ShareThis Page

Plum police K-9 program in limbo due to policy dispute

Michael DiVittorio
| Friday, Feb. 9, 2018, 8:57 p.m.
Plum K-9 Officer Lee Temple and his dog Voda at work at the high school.
Lillian DeDomenic | For the Tribune-Review
Plum K-9 Officer Lee Temple and his dog Voda at work at the high school.

A policy dispute has put the return of Plum police department's K-9 program in limbo.

After voting to disband the program at the end of last year, public pressure led Plum council to reinstate the program. But to do so required approval of a policy outlining duties of the police officer handling the dog.

Borough Manager Michael Thomas said that policy was rejected by the police union twice since December, most recently on Jan. 4.

“That's the last communication we've had from the bargaining unit,” Thomas said recently. “The borough's position is that offer's still on the table if they want to take it as is.”

Dave Seitz, councilman and personnel committee chairman, said the union did not explain why it rejected the policy and did not make a counter-offer. Union representative Tim Cerula did not return several calls seeking comment.

Seitz is hopeful a deal can be reached.

“We're trying to figure out how to get that done,” he said. “The policy's based on other boroughs' and I think it's more favorable than some of those.”

Officer Lee Temple, 48, the K-9 unit handler, could not be reached for comment.

Police Chief Jeff Armstrong said Temple remains a patrolman and the department would call Allegheny County or neighboring law enforcement for a dog if needed.

“He's a police officer first, and assigned a canine for much of his career,” Armstrong said. “Now that there's an impasse, he just doesn't have a dog in the car with him. His duties really haven't changed.”

Resident Bill O'Leary, who started a petition to save the police dog program in June, expressed frustration with not having a K-9 unit in place by now.

“I think it's ridiculous,” O'Leary said. “It's almost like they're giving us lip service.”

Michael DiVittorio is a Tribune-Review staff writer. Reach him at 412-871-2367 .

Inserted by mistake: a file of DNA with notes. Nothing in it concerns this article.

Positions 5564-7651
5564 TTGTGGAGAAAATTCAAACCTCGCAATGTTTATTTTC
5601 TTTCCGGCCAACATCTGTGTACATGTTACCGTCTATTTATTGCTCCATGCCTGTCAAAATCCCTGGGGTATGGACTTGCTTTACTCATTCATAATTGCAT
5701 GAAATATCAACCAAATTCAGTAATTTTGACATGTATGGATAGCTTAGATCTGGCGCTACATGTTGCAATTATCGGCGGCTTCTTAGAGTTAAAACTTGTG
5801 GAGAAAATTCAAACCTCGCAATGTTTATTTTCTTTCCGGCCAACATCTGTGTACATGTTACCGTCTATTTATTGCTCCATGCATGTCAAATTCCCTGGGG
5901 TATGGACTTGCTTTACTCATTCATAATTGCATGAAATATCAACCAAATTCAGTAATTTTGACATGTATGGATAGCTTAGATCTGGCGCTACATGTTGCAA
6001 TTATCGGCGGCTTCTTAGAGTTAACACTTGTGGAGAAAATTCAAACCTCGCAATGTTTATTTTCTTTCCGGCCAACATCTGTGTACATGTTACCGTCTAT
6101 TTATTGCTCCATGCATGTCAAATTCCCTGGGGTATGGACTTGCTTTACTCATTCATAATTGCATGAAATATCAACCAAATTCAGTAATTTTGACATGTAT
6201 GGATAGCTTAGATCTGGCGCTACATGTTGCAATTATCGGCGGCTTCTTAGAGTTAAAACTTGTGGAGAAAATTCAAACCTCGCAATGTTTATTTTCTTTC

TribLIVE commenting policy

You are solely responsible for your comments and by using you agree to our Terms of Service.

We moderate comments. Our goal is to provide substantive commentary for a general readership. By screening submissions, we provide a space where readers can share intelligent and informed commentary that enhances the quality of our news and information.

While most comments will be posted if they are on-topic and not abusive, moderating decisions are subjective. We will make them as carefully and consistently as we can. Because of the volume of reader comments, we cannot review individual moderation decisions with readers.

We value thoughtful comments representing a range of views that make their point quickly and politely. We make an effort to protect discussions from repeated comments either by the same reader or different readers

We follow the same standards for taste as the daily newspaper. A few things we won't tolerate: personal attacks, obscenity, vulgarity, profanity (including expletives and letters followed by dashes), commercial promotion, impersonations, incoherence, proselytizing and SHOUTING. Don't include URLs to Web sites.

We do not edit comments. They are either approved or deleted. We reserve the right to edit a comment that is quoted or excerpted in an article. In this case, we may fix spelling and punctuation.

We welcome strong opinions and criticism of our work, but we don't want comments to become bogged down with discussions of our policies and we will moderate accordingly.

We appreciate it when readers and people quoted in articles or blog posts point out errors of fact or emphasis and will investigate all assertions. But these suggestions should be sent via e-mail. To avoid distracting other readers, we won't publish comments that suggest a correction. Instead, corrections will be made in a blog post or in an article.

click me